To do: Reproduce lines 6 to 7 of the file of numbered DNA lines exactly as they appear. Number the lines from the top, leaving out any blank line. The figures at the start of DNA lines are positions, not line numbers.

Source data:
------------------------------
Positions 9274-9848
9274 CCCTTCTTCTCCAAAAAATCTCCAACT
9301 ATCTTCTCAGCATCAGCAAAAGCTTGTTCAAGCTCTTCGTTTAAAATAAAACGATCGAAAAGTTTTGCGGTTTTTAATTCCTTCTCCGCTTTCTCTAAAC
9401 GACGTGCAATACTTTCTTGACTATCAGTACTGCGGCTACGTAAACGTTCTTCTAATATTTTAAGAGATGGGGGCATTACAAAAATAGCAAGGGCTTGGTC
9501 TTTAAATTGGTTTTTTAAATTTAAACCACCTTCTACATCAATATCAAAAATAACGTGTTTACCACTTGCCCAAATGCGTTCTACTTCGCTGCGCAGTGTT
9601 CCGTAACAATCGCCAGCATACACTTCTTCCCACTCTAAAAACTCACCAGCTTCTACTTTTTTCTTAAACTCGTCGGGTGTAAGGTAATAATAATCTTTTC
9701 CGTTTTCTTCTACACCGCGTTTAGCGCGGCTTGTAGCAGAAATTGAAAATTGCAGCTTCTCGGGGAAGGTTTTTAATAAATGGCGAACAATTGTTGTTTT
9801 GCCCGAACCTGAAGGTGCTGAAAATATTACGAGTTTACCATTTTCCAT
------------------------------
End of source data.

9601 CCGTAACAATCGCCAGCATACACTTCTTCCCACTCTAAAAACTCACCAGCTTCTACTTTTTTCTTAAACTCGTCGGGTGTAAGGTAATAATAATCTTTTC
9701 CGTTTTCTTCTACACCGCGTTTAGCGCGGCTTGTAGCAGAAATTGAAAATTGCAGCTTCTCGGGGAAGGTTTTTAATAAATGGCGAACAATTGTTGTTTT